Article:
• Operational efficiency and business process performance topics, such as JIT, MRP, theory of constraints, value chain analysis, benchmarking, ABM, and continuous improvement

Internal Control

  • Risk assessment
  • Internal control environment, procedures, and standards
  • Responsibility and authority of internal auditing
  • Types of audits
  • Assessing the adequacy of accounting information systems control

CMA Exam Part 2

  • Financial Statement Analysis (20%)
  • Corporate Finance (20%)
  • Decision Analysis (25%)
  • Risk Management (10%)
  • Investment Decisions (10%)
  • Professional Ethics (15%)

Now let’s look at a breakdown of what each section covers.

Financial Statement Analysis

  • Principal financial statements and their uses
  • Limitation of financial statement information
  • Interpretation and analysis of financial statements, such as ratio and comparative analyses
  • Market value vs. book value
  • Fair value accounting
  • The major differences between IFRS and US GAAP
  • Off-balance sheet financing
  • Cash-flow statement preparation, analysis, and reconciliation
  • Earnings quality

Corporate Finance

  • Types of risk
  • Measures of risk
  • Portfolio management
  • Options and futures
  • Capital instruments for long-term financing
  • Dividend policy
  • Factors influencing the optimal capital structure
  • Cost of capital
  • Managing and financing working capital
  • Mergers and acquisitions
  • International finance

Decision Analysis

  • Relevant data concepts
  • Cost-volume-profit analysis
  • Marginal analysis
  • Make vs. buy decisions
  • Pricing
  • Income tax implications for operational decision analysis
  • ERM

Risk Management

  • Operational risk, hazard risk, financial risk, and strategic risk.

Investment Decisions

  • Cash flow estimates
  • Concepts of DCF (discounted cash flow), net present value, IRR (internal rate of return)
  • Non-discounting analysis techniques
  • Income tax implications for investment decisions
  • Ranking investment projects
  • Risk analysis
  • Real options
  • Valuation models

Professional Ethics

  • Ethical consideration for both management accountants and the organization.

CMA Exam Duration

How long is the CMA exam? This is a common question for anyone considering taking this accounting exam. There are two parts to the exam. Each part is 4 hours long and is divided into a 3-hour section for the MCQs and a 1-hour section for the essays.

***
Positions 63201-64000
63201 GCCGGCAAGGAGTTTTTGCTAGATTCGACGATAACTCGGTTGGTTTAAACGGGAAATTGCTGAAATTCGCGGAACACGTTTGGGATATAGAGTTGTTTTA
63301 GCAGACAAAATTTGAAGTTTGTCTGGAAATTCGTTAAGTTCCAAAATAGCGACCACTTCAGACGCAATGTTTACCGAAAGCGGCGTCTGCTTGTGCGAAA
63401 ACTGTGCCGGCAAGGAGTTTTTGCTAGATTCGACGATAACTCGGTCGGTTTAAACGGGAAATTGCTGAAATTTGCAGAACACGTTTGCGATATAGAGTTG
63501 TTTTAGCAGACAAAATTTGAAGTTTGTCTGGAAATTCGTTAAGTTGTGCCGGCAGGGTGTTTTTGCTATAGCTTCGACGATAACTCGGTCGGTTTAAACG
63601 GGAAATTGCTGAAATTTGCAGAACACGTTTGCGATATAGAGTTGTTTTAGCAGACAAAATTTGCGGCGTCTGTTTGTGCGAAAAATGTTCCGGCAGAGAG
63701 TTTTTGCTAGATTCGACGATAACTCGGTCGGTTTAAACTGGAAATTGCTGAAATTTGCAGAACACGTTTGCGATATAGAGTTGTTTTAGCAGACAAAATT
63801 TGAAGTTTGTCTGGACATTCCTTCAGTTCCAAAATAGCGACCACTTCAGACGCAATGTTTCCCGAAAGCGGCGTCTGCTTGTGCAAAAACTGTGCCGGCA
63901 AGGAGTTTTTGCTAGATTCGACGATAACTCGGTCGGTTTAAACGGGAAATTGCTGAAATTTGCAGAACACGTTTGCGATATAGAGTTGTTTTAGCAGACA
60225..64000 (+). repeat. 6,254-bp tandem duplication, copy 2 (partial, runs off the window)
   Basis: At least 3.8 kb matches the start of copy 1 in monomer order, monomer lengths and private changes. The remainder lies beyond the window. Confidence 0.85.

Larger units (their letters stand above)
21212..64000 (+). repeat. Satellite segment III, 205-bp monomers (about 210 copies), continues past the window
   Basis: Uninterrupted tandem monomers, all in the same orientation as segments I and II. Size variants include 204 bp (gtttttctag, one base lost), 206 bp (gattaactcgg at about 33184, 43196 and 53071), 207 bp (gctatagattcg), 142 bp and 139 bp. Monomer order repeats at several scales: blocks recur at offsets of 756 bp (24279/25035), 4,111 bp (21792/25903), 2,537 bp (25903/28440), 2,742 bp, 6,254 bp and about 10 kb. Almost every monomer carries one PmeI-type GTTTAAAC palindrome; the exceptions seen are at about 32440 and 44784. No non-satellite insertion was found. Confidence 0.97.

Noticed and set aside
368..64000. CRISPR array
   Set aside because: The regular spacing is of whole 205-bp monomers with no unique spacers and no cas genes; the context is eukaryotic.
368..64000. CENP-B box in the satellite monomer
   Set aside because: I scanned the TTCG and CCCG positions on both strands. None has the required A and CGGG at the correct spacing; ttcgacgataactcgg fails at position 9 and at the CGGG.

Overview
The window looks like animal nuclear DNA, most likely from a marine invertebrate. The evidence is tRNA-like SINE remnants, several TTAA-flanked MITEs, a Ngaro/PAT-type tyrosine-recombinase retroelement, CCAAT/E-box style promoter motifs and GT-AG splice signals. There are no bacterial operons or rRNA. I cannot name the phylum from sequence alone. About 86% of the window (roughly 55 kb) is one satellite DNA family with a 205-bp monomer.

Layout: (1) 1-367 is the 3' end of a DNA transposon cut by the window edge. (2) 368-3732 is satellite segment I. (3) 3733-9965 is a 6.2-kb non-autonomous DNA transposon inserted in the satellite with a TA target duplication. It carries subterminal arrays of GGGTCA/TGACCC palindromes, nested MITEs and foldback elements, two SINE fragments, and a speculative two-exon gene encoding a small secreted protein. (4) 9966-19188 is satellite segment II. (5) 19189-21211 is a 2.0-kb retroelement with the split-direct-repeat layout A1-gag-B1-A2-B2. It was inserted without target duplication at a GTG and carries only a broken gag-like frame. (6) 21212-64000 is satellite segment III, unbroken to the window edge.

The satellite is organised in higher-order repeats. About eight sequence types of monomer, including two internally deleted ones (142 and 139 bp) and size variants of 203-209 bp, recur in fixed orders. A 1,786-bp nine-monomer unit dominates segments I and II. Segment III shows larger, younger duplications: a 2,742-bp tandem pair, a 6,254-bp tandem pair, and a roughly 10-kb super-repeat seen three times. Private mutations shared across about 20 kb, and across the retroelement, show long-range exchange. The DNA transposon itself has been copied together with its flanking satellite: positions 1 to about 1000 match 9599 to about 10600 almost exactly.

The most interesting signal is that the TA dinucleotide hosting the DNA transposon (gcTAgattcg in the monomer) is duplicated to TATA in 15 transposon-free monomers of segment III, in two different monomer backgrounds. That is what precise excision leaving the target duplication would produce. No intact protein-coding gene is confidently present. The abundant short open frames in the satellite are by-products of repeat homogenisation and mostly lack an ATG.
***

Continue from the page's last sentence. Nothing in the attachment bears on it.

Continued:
First, you’ll have 3 hours to tackle 100 multiple-choice questions representing 75% of the exam score. The second section is essay writing representing the remaining 25%. You will be given 30 minutes for each of the two essays, for a total of 1 hour for the essays.

You must pass at least 50% of the first (i.e., multiple choice) section to advance to the essay questions. You can use any time remaining from the multiple-choice questions towards the essay portion.

Duration No. of Questions Avg Time per Question
Multiple Choice 3 hours 100 1.8 minutes
Essay 1 hour 2 30 minutes

CMA Exam Questions

How many questions are on the CMA exam? As explained above, each part of the CMA exam has 100 MCQs, so there is 200 MCQs total on the CMA exam. And each part has 2 essay questions, so there are 4 essay questions in total on the CMA exam.

You have four hours to complete the entire exam, and the MCQs will be presented in random order. You may not get the exact same questions as another candidate or as someone who has taken the test before you. If you’re trying to manage your time on exam day, you should try to complete the MCQs within the first 2 1/2 hours so you can open up the essay questions and have time to work on those scenarios.

It’s also important that you take some time to review the format of the questions. There are actually several different types of MCQs. Most of them will show up with four single-statement answer choices, and you will choose the best answer from the options provided for you.

Sometimes the questions will have a negative stem (words like not, except, false, least, etc.), so it’s very important you read carefully since these can be tricky. This is also why we recommend you allow time to review your answers at the end of completing them, too.

Question Type Compared to Other Accounting Certifications

Most aspiring CMAs are deciding between CPA or other management accounting certifications such as CIMA and CGMA. How do the question types compare?